At the prize distribution ceremony, DP Verma recalled that Anand had sought his advice after doing his Intermediate. He wanted to study Mathematics but friends and relatives wanted him to appear at the JEE for IIT. What should he do? He had tersely told him, Verma Sahab recalled with a laugh, to go for IIT if he wanted to go places, make money and live comfortably. But if he wanted to end up as a teacher like him and live on salary, which would be delayed for six months, he could pursue Mathematics. To his surprise, the boy had turned up a few days later to seek his blessings and inform that he had taken admission in the Mathematics Department.
A few months after we met, when I offered him a column in the ‘Career & Competition Times’, a weekly supplement brought out by The Times of India, Anand looked pensive. This was unusual because he would forever be smiling. It seemed he had received a letter from Cambridge University offering him admission. It sounded too good to be true. I was happy for him but there was a catch. The Cambridge Professor had tactfully said he had no doubt Anand would get a full scholarship once he joined. But he had to pay his way for the first year. We calculated it would cost him Rs 6 lakh to pay his fees and sustain himself for a year. In 1993, it was a huge sum and my requests to the business community, the Rotary and the Lions Clubs etc. were met with indifference. There were more pressing issues. Election, lawlessness, kidnapping for ransom, exam rackets and here was a nobody dreaming of studying in Cambridge.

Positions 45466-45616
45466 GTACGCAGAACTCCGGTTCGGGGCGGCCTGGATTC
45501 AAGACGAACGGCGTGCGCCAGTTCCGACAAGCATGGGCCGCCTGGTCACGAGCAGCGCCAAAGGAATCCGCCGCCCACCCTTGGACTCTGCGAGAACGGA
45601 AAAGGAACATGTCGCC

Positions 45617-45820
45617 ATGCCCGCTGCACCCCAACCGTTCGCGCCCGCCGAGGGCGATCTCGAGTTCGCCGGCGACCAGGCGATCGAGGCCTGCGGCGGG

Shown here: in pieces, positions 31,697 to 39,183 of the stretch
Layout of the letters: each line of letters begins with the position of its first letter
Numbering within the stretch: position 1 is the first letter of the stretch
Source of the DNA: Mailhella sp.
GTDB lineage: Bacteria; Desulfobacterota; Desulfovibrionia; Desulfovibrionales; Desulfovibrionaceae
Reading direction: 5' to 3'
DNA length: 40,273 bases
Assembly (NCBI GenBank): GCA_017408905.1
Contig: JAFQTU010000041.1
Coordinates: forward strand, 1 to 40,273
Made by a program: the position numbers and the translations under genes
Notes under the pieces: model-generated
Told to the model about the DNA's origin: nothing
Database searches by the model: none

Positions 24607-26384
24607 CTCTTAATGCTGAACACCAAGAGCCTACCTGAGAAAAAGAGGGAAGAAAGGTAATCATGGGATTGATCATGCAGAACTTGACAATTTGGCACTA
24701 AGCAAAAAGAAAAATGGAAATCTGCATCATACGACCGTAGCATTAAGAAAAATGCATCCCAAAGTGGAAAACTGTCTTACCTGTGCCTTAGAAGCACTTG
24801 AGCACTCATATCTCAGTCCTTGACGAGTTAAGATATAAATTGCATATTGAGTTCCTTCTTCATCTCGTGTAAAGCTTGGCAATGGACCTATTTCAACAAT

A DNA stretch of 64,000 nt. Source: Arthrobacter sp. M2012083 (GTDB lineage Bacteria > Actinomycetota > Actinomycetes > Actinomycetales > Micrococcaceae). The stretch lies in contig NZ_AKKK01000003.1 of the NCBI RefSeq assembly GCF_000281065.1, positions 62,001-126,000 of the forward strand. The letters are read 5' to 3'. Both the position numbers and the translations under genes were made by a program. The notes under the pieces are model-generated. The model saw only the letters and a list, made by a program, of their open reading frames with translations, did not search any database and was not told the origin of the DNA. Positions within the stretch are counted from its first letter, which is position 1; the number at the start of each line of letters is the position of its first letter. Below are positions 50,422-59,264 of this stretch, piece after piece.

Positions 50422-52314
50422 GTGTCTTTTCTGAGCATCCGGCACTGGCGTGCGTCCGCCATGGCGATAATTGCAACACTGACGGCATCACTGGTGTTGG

In desperation, we turned to the state government and explained the situation to both political and administrative heads. The money was a pittance for the state, I had argued, but this boy would be a celebrity one day and perhaps win a Nobel. The Chief Minister seemed positive and asked me to send Anand to his PA. But a few days later when Anand did meet the PA to the CM, he was laughed out of the office. If he needed money, the CM’s office could part with ₹20,000. Anand left empty handed and never went back.boy’s
The next few years were bleak. His father suddenly passed away while still in service. P&T offered him a class three job on compassionate grounds and this is the period when he was forced to help his mother make papads or wafers at home, which he then helped sell and deliver to shops. I moved to Lucknow but not before I introduced him to a batchmate of my wife, Abhayanand, who had studied Physics with her and had joined the IPS. Abhayanand was looking for a Maths tutor for his daughter and I suggested Anand’s name, asking Anand to call on the DIG Sahab.